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The U.S. Gulf coast is getting its first tropical-storm warnings of the year, stretching from Louisiana to Florida, including New Orleans, the National Hurricane Center said.
Though still not officially at tropical storm-strength, the system is gathering power in the Gulf of Mexico about 475 miles (764 kilometers) south of Morgan City, Louisiana, and is forecast to bring heavy rain and winds to the region over the next 36 hours.
“The system is expected to produce heavy rainfall and considerable flash, urban and small stream flooding beginning Friday and continuing through the weekend along the central Gulf coast and spreading northeastward into the Southern Appalachians,” the hurricane center said.
Its maximum sustained winds are currently about 30 miles-per-hour. If that reaches 39 miles-per-hour and it maintains its structure, it would be upgraded to Tropical Storm Claudette. The storm may bring flooding rains across New Orleans, before sweeping across the U.S. South.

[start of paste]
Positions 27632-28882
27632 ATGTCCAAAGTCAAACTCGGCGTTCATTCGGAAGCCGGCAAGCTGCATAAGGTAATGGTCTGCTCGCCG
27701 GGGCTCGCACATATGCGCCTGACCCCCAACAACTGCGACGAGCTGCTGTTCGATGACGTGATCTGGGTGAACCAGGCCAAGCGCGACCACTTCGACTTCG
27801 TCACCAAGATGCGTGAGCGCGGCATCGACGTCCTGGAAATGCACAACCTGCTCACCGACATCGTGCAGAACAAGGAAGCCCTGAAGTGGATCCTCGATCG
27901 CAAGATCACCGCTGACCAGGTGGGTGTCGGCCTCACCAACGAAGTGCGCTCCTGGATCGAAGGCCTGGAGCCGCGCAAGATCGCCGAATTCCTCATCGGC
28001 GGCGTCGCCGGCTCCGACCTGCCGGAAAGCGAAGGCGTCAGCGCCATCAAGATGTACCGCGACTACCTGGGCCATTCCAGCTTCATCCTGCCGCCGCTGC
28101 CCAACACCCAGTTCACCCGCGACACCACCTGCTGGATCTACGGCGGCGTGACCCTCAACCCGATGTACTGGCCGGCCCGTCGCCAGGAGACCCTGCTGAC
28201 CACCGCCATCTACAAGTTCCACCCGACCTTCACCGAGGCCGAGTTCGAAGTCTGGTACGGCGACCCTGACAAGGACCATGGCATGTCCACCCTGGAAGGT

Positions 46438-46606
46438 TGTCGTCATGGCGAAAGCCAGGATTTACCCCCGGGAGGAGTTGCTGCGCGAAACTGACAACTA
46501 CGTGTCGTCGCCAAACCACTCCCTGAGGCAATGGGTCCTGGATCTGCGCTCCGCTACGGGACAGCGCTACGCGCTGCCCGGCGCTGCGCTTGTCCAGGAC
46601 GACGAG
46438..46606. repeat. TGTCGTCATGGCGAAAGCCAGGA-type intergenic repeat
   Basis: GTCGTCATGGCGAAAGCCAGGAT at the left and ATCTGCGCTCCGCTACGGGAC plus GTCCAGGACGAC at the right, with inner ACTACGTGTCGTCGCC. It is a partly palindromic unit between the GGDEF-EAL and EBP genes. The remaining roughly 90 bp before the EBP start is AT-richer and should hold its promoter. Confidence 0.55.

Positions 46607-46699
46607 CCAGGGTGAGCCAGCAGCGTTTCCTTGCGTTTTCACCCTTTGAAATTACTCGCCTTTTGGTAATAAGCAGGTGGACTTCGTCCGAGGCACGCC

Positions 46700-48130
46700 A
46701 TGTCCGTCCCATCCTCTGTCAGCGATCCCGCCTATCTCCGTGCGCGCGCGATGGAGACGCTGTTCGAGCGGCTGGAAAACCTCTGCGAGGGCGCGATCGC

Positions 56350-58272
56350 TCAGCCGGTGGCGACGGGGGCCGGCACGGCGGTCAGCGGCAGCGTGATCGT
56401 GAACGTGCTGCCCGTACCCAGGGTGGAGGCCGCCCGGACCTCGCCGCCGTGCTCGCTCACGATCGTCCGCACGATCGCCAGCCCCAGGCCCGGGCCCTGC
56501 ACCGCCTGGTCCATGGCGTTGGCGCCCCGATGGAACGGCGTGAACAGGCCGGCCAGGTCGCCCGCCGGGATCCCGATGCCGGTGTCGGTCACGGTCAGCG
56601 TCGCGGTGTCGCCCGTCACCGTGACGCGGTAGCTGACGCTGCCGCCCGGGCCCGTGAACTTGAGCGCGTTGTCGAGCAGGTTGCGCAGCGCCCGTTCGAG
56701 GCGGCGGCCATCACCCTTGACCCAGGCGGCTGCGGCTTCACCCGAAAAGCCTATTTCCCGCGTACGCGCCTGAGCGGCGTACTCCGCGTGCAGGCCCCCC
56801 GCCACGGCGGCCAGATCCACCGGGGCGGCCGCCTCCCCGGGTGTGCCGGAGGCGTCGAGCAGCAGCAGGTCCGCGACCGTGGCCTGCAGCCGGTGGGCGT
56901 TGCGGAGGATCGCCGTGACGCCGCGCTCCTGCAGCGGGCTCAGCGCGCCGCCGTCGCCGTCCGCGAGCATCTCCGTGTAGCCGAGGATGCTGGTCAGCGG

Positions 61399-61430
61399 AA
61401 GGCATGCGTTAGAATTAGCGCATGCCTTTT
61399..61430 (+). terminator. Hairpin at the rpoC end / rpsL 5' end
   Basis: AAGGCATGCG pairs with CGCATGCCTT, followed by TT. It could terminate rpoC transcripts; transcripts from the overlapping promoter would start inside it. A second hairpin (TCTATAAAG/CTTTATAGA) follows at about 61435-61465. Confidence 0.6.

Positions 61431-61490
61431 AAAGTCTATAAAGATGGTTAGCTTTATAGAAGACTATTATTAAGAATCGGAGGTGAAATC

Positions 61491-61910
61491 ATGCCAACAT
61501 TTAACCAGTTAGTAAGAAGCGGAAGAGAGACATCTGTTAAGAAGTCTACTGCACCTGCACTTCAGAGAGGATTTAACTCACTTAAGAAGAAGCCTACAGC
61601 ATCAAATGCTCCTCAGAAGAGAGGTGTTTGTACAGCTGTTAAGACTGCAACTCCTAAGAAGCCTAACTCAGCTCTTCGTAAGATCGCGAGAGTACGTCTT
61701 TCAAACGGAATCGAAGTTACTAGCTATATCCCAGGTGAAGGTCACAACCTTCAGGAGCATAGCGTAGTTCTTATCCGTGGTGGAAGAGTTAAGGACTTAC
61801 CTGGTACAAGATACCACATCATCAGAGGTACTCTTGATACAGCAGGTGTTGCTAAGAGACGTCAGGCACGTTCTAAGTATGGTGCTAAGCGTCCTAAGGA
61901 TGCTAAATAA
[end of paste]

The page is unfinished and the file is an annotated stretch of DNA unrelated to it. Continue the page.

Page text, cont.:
Atlantic storms are closely watched because they can disrupt global energy, agriculture and insurance markets. The U.S. Gulf of Mexico is home to about 16% of the nation’s crude oil production and 2% of its gas output. In addition, about 48% of American refining capacity is located along the Gulf Coast, and Florida is the world’s second-largest source of orange juice.
The storm may trigger evacuations of some non-essential personnel on off-shore platforms, but it probably won’t be widespread, said Jim Rouiller, lead meteorologist at Energy Weather Group.
“I believe there will be little or no long-term impacts to offshore operations,” Rouiller said.
Two named storms have already formed in the Atlantic this year, and forecasters are expecting an above average season.
© 2021 Bloomberg L.P.
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